Cassiopeia Observatory logo

Finally, Some Observing Again

Posted: 18 July 2012

Monsoon storm clouds arrived on Saturday, 23 June 2012, and continued through Thursday, 28 June. No rain here though, just clouds and thunder, until Wednesday afternoon, 27 June, when we had 0.68" of rain in a little over one hour. Thursday, 28 June, the sky cleared until late afternoon, when a monsoon storm appeared in the south. I thought about getting in some limited observing, but I had to get ready for a trip, and so didn't open the observatory. During the trip, monsoon storms brought about 2" of rain. When I returned from the trip on Sunday, 15 July, monsoon storms were still a threat. I captured this double rainbow as sunset approached on Sunday:


I finally opened the observatory again on Tuesday, 17 July 2012, at 1902 MST, 95°F. The sky was mostly clear but there were some high thin clouds visible. I had planned to do some DSO astrophotography, but with the clouds I decided to just do some observing.

At 1919 MST, I powered on the 8" LX200-ACF telescope for the first time in almost three weeks. At 1922 MST, viewed Saturn at 77X and 133X. At 1945 MST, viewed Mars, 133X. Seeing was not very good and no details were visible. Went back to Saturn, 133X. Titan and Cassini Division were visible. At 1953 MST, picked up the moons Dione and Rhea. At 1956 MST, the moon Tethys appeared.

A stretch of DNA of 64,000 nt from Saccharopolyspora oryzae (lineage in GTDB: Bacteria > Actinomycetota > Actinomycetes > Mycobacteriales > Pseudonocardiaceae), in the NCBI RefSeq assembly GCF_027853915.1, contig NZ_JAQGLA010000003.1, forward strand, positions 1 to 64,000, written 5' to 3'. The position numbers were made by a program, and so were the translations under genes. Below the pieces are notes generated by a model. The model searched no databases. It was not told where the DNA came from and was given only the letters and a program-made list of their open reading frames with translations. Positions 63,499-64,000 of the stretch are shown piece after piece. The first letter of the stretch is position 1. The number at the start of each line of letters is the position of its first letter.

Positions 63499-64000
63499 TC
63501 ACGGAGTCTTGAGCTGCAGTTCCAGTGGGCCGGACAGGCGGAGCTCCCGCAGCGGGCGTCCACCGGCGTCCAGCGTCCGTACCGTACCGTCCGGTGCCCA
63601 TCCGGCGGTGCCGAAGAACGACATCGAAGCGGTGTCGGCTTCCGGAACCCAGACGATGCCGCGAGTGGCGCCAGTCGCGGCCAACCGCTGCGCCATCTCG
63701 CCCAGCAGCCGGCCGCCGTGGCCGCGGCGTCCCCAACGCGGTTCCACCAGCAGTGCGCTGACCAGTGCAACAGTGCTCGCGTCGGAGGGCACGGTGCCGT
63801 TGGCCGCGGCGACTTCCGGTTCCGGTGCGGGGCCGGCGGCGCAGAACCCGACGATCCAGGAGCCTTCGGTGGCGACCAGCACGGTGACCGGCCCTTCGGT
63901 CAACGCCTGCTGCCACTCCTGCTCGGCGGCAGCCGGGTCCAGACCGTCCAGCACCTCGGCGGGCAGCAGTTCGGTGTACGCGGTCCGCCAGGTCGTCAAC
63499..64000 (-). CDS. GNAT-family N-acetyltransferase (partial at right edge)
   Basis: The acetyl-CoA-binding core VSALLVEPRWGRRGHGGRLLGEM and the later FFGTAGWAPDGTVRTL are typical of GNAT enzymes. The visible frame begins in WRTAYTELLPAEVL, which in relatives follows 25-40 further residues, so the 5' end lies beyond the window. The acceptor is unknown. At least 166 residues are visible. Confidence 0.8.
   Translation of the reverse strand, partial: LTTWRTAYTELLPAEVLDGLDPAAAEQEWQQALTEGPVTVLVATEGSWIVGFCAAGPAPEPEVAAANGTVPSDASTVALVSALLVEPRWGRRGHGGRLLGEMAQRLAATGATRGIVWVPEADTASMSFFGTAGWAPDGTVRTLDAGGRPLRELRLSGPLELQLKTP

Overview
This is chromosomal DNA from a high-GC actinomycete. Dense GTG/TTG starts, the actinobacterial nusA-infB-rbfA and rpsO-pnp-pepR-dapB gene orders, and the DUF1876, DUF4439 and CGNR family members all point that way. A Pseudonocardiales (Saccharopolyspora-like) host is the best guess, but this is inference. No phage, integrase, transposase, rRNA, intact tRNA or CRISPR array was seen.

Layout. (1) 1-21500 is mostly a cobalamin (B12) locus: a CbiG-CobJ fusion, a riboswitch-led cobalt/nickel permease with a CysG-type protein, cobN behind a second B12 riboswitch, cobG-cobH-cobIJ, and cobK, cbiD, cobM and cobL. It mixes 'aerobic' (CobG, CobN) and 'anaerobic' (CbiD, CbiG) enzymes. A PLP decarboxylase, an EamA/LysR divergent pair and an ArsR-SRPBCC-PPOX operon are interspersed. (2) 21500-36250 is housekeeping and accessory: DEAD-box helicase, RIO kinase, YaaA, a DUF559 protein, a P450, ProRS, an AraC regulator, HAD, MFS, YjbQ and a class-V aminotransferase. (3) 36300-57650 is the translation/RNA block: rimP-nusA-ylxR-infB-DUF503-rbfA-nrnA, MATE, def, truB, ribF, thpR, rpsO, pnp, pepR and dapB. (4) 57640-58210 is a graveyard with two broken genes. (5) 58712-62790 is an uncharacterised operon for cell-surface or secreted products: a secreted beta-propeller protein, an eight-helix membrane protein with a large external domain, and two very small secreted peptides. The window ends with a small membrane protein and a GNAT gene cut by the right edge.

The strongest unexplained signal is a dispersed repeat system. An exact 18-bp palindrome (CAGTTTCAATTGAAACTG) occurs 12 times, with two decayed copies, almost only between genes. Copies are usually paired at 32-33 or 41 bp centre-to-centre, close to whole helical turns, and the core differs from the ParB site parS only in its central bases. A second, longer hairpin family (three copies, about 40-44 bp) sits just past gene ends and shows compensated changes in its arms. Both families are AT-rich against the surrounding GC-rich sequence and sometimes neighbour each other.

I slewed to the NGC4424 galaxy at 2001 MST to check on the status of supernova SN2012cg once twilight ended. At 2025 MST, this cricket came to visit:


Finally at 2039 MST, I could just see the galaxy at 77X using averted vision. The sky was still a little too bright for good viewing and I could not make a positive ID on the supernova. By 2044 MST, I could occasionally get a glimpse of what was likely the supernova using averted vision. At 2048 MST, the galaxy was easier to see; the supernova was fainter than I remembered from my previous viewing in May 2012. The high thin clouds and the low altitude of the galaxy contributed to poor viewing.

At 2102 MST, I began viewing some other DSOs at 77X. Observed M102 (galaxy), NGC6939 (open cluster) and the nearby NGC6946 (galaxy), and NGC6804 (planetary nebula). At 133X, the planetary nebula looked very nice. I have added these DSOs to my astrophotography list and will image them on a future session. I then viewed M57, the Ring Nebula, 133X and 77X. Always a nice object to view.

Due to the clouds, I decided to end this session. As I was closing the observatory I saw a Kissing Bug. I was surprised by this as I had assumed the Kissing Bug season was over. Bug was exterminated.

Closed the observatory at 2127 MST, 77°F.

Comments are welcome; use the Comments section below, or you can Email Me. Thanks.

Go to the previous report.

Return to the Cassiopeia Observatory Welcome Page.

Back to Top

Copyright ©2012 Michael L. Weasner /